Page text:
• It is the equivalent of the NCAA March Madness for H-1B petitioners and beneficiaries. The fiscal year (FY) 2020 H-1B cap season is officially in full swing. Today, U.S. Citizenship and Immigration Services (USCIS) began accepting H-1B petitions subject to the FY 2020 cap on April 1, 2019. Once an H-1B petition subject to the cap is filed, the first step is that it must be selected by USCIS under a random lottery. This is because there is greater demand than there are visa numbers, so initial selection is done on the basis of a random lottery. If one’s H-1B petition is selected, it will then be adjudicated on the merits and the earliest date employment can begin is October 1, 2020. There are changes to this year’s program and moving forward, including (i) the order in which visas will be issued in that graduates with advanced degrees from U.S. institutions of higher education will be selected first, over those with bachelor’s degrees; (ii) premium processing will be offered in a two-phased approach; and (iii) there is a new H-1B Employer Data Hub where one can see who is requesting such visas for professional workers. Click here for more information about the H-1B FY 2020 Cap Season. For next year’s program, there will be a registration system in place. Click here to read more about the electronic registration program for fiscal year 2021.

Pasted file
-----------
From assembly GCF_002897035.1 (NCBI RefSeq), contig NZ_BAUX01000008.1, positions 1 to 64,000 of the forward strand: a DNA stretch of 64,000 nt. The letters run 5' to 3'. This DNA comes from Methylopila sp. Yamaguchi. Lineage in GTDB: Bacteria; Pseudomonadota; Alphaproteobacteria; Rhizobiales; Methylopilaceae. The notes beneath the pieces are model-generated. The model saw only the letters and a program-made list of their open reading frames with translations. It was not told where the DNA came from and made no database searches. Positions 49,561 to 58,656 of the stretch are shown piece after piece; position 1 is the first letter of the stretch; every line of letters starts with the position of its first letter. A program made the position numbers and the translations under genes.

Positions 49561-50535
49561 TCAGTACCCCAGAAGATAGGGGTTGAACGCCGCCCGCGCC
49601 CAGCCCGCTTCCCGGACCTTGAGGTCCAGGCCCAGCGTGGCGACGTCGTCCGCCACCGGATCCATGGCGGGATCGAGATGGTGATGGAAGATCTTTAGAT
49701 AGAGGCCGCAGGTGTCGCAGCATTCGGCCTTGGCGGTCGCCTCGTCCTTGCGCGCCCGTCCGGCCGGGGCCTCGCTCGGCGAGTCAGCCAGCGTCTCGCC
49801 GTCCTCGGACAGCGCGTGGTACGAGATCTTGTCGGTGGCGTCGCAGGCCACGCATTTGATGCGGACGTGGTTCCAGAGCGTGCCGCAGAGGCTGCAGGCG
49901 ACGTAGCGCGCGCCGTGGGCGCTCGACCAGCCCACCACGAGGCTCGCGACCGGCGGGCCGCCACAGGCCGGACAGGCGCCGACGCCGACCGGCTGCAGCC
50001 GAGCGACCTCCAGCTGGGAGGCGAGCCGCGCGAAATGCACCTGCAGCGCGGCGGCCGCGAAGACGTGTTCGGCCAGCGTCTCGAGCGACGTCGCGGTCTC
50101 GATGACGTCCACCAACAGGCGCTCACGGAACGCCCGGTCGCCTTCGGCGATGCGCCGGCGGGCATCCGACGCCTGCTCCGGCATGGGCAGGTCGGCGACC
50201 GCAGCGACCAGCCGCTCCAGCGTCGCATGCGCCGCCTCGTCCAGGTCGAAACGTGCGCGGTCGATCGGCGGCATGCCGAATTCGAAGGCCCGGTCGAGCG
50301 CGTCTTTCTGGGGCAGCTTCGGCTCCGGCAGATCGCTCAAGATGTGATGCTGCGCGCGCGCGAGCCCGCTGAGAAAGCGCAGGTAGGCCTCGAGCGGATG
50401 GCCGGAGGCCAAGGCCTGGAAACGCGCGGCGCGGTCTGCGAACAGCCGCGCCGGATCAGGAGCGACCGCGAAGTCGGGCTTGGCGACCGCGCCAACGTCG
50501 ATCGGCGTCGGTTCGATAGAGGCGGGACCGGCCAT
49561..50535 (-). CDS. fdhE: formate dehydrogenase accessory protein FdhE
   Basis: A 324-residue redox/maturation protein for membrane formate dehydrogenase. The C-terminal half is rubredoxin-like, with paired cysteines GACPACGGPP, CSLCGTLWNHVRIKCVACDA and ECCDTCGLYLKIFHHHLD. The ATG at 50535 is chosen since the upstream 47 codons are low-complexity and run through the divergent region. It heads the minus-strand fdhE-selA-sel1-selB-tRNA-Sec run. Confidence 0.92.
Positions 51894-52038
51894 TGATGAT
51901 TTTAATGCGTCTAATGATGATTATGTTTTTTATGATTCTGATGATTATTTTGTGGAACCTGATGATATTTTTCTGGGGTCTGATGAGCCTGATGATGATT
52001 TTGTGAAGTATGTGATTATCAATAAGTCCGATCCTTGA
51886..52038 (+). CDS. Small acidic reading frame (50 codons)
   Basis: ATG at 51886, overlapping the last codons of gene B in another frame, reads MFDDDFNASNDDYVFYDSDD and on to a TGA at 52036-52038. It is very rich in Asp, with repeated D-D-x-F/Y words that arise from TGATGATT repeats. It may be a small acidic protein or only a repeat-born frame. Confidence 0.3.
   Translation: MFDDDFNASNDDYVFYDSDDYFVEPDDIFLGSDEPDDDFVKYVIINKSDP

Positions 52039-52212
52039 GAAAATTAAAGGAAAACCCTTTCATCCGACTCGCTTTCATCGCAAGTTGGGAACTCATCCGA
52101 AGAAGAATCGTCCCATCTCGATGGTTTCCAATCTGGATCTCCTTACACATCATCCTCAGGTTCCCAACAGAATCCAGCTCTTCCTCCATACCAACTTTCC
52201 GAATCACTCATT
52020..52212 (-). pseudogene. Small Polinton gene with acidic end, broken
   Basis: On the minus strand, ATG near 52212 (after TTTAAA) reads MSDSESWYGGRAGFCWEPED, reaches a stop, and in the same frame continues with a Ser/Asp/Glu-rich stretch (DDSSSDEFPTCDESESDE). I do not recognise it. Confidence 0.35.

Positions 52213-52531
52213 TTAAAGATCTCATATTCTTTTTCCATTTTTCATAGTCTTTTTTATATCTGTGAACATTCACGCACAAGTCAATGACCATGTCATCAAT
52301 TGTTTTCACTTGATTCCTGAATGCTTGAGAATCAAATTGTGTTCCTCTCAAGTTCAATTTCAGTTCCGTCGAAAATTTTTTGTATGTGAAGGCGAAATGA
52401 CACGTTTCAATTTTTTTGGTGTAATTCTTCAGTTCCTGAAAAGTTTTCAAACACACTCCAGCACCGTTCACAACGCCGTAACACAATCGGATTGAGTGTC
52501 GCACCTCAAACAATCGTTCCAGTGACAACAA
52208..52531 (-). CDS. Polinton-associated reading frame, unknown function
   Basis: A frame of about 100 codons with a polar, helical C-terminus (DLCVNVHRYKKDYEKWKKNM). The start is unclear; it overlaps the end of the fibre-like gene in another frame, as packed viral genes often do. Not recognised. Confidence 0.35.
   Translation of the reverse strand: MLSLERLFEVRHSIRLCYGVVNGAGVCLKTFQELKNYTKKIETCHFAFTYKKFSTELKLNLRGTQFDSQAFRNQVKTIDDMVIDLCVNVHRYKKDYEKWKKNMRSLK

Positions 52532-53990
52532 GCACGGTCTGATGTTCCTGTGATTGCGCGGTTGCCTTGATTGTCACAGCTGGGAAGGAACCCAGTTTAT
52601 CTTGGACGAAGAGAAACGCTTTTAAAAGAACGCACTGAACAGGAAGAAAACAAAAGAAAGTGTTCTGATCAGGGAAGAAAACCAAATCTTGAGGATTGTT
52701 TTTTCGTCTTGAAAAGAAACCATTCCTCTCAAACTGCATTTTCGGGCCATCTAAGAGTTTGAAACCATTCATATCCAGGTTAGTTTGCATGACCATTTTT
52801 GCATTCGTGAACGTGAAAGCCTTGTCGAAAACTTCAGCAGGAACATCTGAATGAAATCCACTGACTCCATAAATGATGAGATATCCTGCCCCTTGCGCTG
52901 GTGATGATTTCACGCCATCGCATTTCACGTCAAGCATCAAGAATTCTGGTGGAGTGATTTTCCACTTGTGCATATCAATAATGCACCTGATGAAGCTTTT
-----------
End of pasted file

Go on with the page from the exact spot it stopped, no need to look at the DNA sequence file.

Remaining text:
The following states and cities passed salary history restrictions, ban the box ordinances, and/or background screening requirements:
  • On March 13th, Cincinnati, Ohio passed Ordinance No. 83, which prohibits employers from inquiring about a job applicant’s salary history.
  • On March 14th, North Dakota enacted H.B. 1282, which prohibits public employers from inquiring about a job applicant’s criminal history before the applicant has been accepted for an interview by the employer.

  • On March 15th, South Dakota enacted H.B. 1032, which requires a fingerprint-based background check for an individual to be licensed to provide money transmissions.

  • On March 19th, Kentucky enacted H.B. 158, which requires staff members of child-caring facilities to complete fingerprint-based background checks.

  • On March 19th, Kentucky enacted S.B. 15, which amends the requirements for state background checks for school district employees.

  • On March 19th, West Virginia enacted H.B. 3007, which authorizes the Commissioner of Agriculture to require background checks as a condition of employment.

  • On March 11th, the New Mexico House of Representatives passed S.B. 96, which would prohibit private employers from inquiring about a job applicant’s arrest or conviction history until after the initial employment application process.

  • On March 16th, the Maryland House of Representatives passed H.B. 994, which would prohibit employers from inquiring about criminal histories before a conditional offer of employment has been extended.

  • On March 22nd, the Vermont Senate passed S. 134, which would require background investigations to be renewed every ten years for state employees with access to federal tax information.

  • On March 27th, the Illinois Senate passed S.B. 1965, which would amend the Health Care Worker Background Check Act to provide options for individuals with a disqualifying conviction record to request a waiver of the prohibition of employment.


If you have any questions or need assistance on any point raised in this Compliance News Flash please contact:

Montserrat Miller  

Montserrat C. Miller
Partner, Atlanta Office



The information presented provides a general summary and/or recent legal and regulatory developments. It is not intended to be, and should not be relied upon as legal advice.